a person who can read and write.
a learned person.

Origin of literate

1400–50; late Middle English < Latin līterātus, litterātus learned, scholarly. See letter1, -ate1
Related formslit·er·ate·ly, adverban·ti·lit·er·ate, adjective, nounan·ti·lit·er·ate·ly, adverbun·lit·er·ate, adjective

Synonyms for literate Unabridged Based on the Random House Unabridged Dictionary, © Random House, Inc. 2019

Examples from the Web for unliterate

Historical Examples of unliterate

  • The literary critic, Francis Hackett, somewhere speaks of "the enormous gap between the literate and unliterate American."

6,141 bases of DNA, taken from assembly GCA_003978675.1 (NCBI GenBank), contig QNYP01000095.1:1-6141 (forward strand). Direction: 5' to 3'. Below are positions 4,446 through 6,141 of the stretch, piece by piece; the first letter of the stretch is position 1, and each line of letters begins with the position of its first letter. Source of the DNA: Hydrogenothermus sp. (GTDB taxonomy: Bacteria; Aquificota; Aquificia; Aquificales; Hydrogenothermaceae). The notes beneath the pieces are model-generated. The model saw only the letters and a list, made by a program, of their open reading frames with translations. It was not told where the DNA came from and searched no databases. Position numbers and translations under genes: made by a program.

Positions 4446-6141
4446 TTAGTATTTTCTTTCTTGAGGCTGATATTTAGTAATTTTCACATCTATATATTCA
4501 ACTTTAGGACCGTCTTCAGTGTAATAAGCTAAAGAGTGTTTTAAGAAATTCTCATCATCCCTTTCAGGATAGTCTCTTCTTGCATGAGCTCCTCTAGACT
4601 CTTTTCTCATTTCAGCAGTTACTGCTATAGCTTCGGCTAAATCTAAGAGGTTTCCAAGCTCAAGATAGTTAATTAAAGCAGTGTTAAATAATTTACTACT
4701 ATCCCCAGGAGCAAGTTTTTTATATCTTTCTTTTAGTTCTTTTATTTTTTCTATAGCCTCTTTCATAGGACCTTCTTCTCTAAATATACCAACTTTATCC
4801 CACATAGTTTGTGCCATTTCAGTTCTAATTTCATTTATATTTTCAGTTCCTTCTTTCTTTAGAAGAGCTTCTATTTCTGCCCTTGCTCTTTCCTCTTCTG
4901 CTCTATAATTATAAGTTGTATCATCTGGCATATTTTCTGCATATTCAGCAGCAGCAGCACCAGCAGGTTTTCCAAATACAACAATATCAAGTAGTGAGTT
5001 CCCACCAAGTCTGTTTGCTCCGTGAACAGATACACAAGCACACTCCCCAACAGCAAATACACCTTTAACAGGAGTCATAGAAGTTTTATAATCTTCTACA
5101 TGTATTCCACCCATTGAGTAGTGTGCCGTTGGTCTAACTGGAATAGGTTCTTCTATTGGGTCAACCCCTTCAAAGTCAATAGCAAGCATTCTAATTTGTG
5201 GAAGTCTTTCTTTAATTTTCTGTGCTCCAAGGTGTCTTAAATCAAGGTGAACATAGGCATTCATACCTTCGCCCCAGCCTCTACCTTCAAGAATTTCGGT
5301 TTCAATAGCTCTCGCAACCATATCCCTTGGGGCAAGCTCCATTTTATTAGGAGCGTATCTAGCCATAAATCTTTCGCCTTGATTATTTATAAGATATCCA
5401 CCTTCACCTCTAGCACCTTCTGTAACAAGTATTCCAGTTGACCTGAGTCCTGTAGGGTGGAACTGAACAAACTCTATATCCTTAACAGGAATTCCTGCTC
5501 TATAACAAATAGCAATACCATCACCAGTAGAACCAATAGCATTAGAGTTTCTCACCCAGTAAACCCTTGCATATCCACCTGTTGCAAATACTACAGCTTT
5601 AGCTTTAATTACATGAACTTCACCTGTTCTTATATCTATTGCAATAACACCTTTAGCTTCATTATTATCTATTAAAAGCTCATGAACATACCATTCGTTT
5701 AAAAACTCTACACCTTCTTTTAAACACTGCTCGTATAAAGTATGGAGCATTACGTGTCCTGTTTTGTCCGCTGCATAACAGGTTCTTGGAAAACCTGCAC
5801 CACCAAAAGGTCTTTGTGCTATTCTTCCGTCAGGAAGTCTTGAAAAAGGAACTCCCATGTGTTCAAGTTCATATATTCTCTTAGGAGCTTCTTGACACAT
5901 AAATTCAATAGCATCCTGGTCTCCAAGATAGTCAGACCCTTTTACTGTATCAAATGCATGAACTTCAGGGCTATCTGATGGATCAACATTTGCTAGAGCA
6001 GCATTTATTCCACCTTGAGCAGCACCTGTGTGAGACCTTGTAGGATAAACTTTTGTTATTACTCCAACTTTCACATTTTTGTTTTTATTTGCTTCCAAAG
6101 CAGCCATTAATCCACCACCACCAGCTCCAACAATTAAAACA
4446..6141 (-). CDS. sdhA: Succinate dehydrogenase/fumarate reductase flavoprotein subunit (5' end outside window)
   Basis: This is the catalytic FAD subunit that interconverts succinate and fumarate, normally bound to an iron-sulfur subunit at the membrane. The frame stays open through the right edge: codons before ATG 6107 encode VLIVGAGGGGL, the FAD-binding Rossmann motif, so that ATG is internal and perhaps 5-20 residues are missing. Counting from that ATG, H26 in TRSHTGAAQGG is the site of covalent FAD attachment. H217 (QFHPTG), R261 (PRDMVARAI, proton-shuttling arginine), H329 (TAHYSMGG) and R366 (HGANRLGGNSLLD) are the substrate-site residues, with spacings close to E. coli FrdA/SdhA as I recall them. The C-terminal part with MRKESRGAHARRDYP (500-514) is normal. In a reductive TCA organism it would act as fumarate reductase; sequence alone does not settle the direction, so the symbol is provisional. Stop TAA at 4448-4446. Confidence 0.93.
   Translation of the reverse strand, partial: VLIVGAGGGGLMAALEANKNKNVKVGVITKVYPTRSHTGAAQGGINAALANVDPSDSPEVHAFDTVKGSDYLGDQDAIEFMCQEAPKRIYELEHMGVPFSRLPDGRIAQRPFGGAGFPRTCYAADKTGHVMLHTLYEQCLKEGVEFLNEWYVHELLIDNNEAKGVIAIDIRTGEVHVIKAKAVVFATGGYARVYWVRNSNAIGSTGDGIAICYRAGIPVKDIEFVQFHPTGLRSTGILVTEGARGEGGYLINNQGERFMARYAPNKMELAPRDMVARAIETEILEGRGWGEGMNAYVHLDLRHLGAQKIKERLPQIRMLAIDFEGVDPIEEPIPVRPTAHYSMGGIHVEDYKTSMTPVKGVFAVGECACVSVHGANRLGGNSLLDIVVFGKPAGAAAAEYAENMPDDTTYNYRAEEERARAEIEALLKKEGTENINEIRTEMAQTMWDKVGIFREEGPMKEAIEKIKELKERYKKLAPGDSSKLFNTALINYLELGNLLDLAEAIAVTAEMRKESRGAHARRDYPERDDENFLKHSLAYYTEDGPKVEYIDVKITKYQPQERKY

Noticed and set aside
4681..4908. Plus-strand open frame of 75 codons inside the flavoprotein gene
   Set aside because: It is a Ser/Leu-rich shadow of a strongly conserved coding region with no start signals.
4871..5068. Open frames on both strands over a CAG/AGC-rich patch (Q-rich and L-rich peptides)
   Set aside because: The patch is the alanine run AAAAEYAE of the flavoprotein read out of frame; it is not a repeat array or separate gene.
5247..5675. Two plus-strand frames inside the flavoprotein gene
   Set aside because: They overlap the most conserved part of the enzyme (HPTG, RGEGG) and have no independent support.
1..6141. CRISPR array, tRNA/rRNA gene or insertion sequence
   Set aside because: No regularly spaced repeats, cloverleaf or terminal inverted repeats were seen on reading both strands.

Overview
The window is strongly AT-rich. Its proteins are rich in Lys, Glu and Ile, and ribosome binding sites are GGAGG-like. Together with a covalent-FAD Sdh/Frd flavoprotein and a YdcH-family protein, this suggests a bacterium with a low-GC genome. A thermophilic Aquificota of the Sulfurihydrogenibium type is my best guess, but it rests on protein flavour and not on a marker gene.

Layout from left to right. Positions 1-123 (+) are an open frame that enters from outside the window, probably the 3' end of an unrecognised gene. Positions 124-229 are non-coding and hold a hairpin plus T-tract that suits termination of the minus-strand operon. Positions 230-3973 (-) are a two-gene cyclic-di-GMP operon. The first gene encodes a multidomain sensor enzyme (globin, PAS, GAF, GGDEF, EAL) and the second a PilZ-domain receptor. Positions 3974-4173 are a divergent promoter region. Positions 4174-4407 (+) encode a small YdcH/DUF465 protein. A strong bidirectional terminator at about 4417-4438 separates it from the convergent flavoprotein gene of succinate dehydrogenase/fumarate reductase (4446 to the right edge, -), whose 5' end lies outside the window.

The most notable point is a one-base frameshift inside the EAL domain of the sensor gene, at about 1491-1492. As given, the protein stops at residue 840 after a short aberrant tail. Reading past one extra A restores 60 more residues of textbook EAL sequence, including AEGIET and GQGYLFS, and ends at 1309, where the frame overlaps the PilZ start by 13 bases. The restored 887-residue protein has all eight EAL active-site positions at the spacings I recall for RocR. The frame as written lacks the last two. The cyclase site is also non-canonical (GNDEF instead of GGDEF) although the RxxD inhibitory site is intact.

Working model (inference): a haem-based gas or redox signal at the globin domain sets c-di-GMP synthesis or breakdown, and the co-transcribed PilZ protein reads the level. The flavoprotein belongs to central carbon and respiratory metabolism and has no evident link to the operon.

The American Language

    Henry L. Mencken

British Dictionary definitions for unliterate



able to read and write
educated; learned
used to words rather than numbers as a means of expressionCompare numerate


a literate person
Derived Formsliterately, adverb

Word Origin for literate

C15: from Latin litterātus learned. See letter
Collins English Dictionary - Complete & Unabridged 2012 Digital Edition © William Collins Sons & Co. Ltd. 1979, 1986 © HarperCollins Publishers 1998, 2000, 2003, 2005, 2006, 2007, 2009, 2012

Word Origin and History for unliterate



"educated, instructed," early 15c., from Latin literatus/litteratus "educated, learned," literally "one who knows the letters," formed in imitation of Greek grammatikos from Latin littera/litera "letter" (see letter (n.1)).

Online Etymology Dictionary, © 2010 Douglas Harper